In this week’s MakingChips podcast episode we discussed the Bloomberg news article, “Inside Wisconsin’s Disastrous $4.5 Billion Deal with Foxconn”, by Austin Carr (no relation to our very own Jim Carr).
In exchange for more than $4.5 billion in government incentives, Foxconn agreed to build a high-tech manufacturing hub on 3,000 acres of farmland south of Milwaukee and create as many as 13,000 good-paying, blue-collar jobs as early as 2022. According to Carr, this huge tax break, brokered by then-Wisconsin Governor Scott Walker and Foxconn Chairman Terry Gou, and backed by President Trump, was supposed to create a manufacturing paradise, but through interviews with 49 people familiar with the project he uncovers details of a chaotic operation that will clearly fall short of its original promises and intent.
The deal with Foxconn, a leading iPhone maker in China synonymous with overseas manufacturing, represented the largest public subsidy package to a foreign company in US history. It also marked a possible turning point in US manufacturing, signifying blue-collar jobs were coming home, starting with the Mount Pleasant facility and its LCD TV production. President Trump even called the deal, “the eighth wonder of the world”.
However, while Foxconn originally agreed to build a Generation 10.5 plant capable of producing large glass displays, by May 2018, the company confirmed it would build only a Generation 6 factory that would make smaller panels, saying this was necessary in order to compete with manufacturers in China. Then, in a Jan. 30, 2019, interview with Reuters, Foxconn Chairman Gou’s special assistant, Louis Woo, said Foxconn was reconsidering its plans for an LCD factory in Mount Pleasant and now plans to use its campus to house research and development teams with a much smaller emphasis on manufacturing.
Like most of us in the metalworking nation who are reading this news, in this week’s podcast Jim wondered if there was any penalty on Foxconn for being given tax incentives and not bringing the jobs? Luckily Wisconsin’s deal with Foxconn was contingent on job creation, which isn’t always the case.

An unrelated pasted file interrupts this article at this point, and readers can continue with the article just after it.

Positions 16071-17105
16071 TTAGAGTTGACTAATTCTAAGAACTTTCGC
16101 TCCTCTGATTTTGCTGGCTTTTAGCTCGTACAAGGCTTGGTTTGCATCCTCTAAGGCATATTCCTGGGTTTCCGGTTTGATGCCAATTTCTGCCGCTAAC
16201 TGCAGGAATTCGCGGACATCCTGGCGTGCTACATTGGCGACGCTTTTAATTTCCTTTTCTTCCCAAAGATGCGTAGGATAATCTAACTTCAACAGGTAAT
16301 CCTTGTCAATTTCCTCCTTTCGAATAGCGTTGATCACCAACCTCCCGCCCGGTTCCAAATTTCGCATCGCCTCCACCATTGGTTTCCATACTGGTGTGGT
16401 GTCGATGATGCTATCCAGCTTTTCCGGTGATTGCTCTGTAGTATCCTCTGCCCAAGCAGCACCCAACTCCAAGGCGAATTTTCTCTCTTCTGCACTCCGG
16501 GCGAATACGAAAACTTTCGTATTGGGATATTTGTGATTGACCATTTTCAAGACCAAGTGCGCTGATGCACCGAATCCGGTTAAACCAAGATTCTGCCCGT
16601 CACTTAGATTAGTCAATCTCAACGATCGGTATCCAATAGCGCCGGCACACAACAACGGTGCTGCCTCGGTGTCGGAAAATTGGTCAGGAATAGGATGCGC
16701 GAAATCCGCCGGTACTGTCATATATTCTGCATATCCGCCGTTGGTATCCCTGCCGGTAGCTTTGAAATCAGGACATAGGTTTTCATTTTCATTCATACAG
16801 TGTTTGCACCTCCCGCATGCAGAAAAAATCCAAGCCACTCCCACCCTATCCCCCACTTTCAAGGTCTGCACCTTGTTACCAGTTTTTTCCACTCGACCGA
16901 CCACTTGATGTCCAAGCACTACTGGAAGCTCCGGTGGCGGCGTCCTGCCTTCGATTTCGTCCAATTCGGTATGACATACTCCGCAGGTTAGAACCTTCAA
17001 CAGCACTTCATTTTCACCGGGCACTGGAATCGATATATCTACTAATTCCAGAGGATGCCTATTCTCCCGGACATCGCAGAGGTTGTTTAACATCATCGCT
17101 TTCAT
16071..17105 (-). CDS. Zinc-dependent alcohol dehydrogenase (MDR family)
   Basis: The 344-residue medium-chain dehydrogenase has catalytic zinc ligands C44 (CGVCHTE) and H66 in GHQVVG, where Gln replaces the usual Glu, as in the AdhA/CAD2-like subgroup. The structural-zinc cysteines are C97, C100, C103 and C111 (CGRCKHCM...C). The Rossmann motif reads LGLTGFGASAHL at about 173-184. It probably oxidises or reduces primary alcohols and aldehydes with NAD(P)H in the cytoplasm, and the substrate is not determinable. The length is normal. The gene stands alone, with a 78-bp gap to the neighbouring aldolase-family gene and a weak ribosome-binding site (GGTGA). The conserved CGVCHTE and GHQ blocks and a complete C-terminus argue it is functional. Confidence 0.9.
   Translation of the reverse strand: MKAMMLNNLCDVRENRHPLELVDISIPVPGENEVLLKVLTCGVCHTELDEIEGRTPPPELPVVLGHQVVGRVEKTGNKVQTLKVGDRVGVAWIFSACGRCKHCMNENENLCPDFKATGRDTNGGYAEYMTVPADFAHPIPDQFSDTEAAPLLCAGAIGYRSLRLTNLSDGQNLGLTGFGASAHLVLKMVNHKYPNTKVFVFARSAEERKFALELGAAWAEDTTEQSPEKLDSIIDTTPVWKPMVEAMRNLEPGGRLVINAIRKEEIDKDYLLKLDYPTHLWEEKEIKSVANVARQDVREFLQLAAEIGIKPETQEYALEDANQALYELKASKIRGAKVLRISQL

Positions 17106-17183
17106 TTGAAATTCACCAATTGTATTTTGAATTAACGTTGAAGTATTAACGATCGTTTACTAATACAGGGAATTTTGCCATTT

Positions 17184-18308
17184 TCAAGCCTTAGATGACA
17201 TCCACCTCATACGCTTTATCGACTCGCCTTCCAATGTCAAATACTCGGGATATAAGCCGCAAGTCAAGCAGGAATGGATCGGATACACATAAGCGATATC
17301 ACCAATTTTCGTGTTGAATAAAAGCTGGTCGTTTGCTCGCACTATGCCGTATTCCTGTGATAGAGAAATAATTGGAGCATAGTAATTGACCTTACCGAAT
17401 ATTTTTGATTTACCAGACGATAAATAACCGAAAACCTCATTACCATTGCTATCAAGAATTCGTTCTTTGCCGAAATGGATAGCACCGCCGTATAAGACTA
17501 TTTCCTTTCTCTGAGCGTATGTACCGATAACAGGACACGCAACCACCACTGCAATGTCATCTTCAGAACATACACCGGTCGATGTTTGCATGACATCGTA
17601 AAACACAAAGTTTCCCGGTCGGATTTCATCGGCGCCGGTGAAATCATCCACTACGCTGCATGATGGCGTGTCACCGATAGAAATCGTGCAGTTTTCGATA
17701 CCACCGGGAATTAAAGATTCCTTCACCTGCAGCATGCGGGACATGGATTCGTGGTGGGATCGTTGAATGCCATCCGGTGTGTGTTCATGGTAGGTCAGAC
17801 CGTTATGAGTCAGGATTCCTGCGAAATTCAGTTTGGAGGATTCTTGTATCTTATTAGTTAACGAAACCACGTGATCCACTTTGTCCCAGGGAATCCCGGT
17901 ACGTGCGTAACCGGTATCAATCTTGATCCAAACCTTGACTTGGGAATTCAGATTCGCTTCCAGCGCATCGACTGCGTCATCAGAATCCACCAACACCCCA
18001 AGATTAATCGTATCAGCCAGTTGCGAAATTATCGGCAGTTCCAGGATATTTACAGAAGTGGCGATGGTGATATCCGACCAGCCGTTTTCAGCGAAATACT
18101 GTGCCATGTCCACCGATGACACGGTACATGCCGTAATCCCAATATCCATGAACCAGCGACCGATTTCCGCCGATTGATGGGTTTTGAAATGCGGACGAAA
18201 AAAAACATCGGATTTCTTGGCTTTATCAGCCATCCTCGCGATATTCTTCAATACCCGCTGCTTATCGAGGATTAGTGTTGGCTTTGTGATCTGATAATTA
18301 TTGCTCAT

In a Jan. 30, 2019, joint statement, Assembly Speaker Robin Vos, R-Rochester, and Senate Majority Leader Scott Fitzgerald, R-Juneau, blamed Democratic Governor Tony Evers for Foxconn’s change of direction, contending that Evers, who defeated incumbent Republican Governor Scott Walker in November, has created a “wave of economic uncertainty” with his new administration.
Vos and Fitzgerald also stated, "From the very beginning, we looked out for the best interest of the taxpayers of the state. Not a dollar would be paid out until jobs in the Foxconn development area were created. The incentive package is based on fulfilling the contract."
However, these statements are a bit murky, as examined in a Politifact article published Friday, February 1. According to Politifact, while it’s true that job-creation incentives have not kicked in due to Foxconn’s change of direction, those incentives only represent a portion of the state-level support offered, and Foxconn is already benefiting from the sales tax break on construction materials. In addition, Vos and Fitzgerald seem to ignore costs to local taxpayers.
As for Governor Evers’ administration being at fault for Foxconn’s flip-flop? That’s less likely. In another noteworthy NBC News Op/Ed article, Rep. Pat Garofalo (R) District: 58B, points out corporate tax incentives that don’t create the jobs they promised, such as this one between Wisconsin and Foxconn, are nearly as old as the United States itself. Garofalo does a great job presenting an historical view of the practice beginning with a 1791 deal granting then-U.S. Treasury Secretary Alexander Hamilton a 10-year tax exemption in New Jersey to build a manufacturing campus, which was panned by critics and turned out to be an economic flop.
So, to answer Jim’s question, and all those in the metalworking nation who may be wondering what this all means: it looks like the Foxconn factory jobs touted by Trump last June will not come to pass. And, while Foxconn will still benefit from many of the incentives it brokered during the original deal, it will be penalized in some ways for not living up to its original promises of good-paying, blue-collar manufacturing jobs.